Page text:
Warning: This review doesn’t reveal any specific spoilers, but it does discuss a major element of the film. Proceed with caution.
Deceit is the name of the game in director/screenwriter Neil LaBute’s indie Some Velvet Morning. Not only does the production masquerade as a film when many would call it a play – the set is contained and the cast only includes Stanley Tucci and Alice Eve – but it also puts the audience through some classic LaBute mind games. (If you know LaBute’s work – The Wicker Man and The Shape of Things – then you’re familiar with his attraction to plots that aren’t always as they seem.) But whether the audience is okay with being manipulated or not, both the dialogue and the well-written characters, which are strongly executed by Tucci and Eve, make the tumultuous ride through LaBute’s world worth the deceit.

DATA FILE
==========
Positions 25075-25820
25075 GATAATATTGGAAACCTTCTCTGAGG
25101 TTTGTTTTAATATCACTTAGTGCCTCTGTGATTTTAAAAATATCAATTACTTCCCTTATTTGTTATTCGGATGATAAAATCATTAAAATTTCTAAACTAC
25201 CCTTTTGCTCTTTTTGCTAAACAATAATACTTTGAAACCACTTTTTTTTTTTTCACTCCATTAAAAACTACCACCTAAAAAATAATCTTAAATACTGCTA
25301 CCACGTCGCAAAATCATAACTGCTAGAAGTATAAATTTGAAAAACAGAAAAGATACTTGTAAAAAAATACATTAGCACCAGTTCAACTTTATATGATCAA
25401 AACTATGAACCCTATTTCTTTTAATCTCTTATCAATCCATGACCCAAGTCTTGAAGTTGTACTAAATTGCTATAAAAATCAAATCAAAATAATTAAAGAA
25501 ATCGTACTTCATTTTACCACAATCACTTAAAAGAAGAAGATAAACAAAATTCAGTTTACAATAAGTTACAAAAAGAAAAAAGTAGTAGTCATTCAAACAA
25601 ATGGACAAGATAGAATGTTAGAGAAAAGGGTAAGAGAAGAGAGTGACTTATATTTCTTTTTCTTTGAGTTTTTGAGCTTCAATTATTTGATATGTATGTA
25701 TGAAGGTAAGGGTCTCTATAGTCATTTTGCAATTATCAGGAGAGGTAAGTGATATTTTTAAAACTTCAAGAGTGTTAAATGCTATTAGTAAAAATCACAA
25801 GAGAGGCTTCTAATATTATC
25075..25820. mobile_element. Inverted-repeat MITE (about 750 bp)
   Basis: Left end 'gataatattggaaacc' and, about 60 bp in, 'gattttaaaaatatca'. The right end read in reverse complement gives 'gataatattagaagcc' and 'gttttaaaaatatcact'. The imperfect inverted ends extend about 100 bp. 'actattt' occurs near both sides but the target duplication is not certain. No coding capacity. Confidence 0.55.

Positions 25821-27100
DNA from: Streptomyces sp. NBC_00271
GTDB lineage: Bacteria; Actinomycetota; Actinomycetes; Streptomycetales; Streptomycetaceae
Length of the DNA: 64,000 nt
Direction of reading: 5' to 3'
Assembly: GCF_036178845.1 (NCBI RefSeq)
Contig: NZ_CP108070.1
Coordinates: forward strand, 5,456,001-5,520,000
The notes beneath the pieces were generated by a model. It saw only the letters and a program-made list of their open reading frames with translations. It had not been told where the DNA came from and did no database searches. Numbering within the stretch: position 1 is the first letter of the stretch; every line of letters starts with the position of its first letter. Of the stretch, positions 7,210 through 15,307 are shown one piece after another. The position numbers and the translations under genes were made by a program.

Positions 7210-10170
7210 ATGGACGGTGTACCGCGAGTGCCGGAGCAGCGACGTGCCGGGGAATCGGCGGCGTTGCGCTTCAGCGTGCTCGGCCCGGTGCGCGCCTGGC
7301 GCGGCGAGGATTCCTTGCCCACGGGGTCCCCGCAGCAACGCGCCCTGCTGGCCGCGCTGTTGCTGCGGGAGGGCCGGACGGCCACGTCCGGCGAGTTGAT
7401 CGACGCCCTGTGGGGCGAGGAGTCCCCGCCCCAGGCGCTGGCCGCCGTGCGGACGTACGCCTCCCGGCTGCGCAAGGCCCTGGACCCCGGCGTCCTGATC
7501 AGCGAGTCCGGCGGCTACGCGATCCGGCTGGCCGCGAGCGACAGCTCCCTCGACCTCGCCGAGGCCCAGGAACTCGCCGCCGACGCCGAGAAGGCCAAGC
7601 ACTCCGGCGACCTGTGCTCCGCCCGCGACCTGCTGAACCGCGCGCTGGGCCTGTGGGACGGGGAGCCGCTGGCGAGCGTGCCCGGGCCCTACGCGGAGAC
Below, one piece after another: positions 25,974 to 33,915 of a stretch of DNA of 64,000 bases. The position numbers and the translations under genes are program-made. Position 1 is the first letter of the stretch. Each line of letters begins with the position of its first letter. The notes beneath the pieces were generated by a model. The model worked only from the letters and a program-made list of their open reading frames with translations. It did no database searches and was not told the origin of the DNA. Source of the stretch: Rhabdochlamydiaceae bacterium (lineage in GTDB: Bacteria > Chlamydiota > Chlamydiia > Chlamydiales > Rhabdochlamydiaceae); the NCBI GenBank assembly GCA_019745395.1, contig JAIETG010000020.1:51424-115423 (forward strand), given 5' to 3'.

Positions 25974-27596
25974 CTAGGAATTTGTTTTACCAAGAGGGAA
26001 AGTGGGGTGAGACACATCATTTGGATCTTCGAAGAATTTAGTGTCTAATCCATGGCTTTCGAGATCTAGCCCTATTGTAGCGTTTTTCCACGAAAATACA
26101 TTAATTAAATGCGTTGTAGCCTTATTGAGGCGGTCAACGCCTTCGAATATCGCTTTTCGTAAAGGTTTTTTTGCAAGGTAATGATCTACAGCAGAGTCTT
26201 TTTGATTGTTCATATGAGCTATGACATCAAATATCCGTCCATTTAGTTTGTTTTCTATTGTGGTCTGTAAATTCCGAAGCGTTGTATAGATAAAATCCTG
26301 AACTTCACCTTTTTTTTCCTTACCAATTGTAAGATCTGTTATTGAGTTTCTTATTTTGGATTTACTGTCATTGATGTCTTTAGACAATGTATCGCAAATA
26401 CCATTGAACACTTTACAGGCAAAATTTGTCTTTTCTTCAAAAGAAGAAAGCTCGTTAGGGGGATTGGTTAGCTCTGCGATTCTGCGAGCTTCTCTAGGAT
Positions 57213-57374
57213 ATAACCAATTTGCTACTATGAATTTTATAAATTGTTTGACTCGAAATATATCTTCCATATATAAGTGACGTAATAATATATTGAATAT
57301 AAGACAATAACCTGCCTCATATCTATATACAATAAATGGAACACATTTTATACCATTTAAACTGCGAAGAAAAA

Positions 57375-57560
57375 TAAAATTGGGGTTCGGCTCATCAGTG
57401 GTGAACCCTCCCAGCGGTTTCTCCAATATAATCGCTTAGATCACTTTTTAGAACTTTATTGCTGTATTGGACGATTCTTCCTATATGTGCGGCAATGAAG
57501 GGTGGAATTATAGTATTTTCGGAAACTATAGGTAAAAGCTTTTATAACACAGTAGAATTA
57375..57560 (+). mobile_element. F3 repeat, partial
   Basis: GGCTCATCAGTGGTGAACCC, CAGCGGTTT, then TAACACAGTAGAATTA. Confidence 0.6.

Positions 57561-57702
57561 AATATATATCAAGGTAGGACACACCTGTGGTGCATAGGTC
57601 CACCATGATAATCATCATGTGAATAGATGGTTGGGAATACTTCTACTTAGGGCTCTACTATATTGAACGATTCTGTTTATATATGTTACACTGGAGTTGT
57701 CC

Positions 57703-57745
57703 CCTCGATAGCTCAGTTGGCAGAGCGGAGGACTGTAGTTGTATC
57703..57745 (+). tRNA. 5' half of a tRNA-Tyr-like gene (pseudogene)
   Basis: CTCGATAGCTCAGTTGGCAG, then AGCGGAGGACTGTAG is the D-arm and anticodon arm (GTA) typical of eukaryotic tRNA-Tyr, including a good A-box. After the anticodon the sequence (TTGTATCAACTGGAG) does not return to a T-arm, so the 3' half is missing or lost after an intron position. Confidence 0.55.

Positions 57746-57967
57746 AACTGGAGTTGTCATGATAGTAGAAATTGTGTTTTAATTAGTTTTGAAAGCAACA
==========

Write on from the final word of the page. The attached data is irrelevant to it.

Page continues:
Set entirely in Velvet’s (Eve) suspiciously well-decorated and expansive two-level brownstone, the story follows a middle-aged man named Fred (Tucci) who has left his wife in the hopes of reuniting with his 20-or-30-something ex-lover. Unfortunately, Fred fails to let Velvet know that he’s coming to visit and, based on the number of suitcases he’s brought with him, that he’s planning on staying for quite a while. What results is the pair matching up against each other in a vindictive and sexually-charged back-and-forth dialogue duel that lasts the entirety of the film.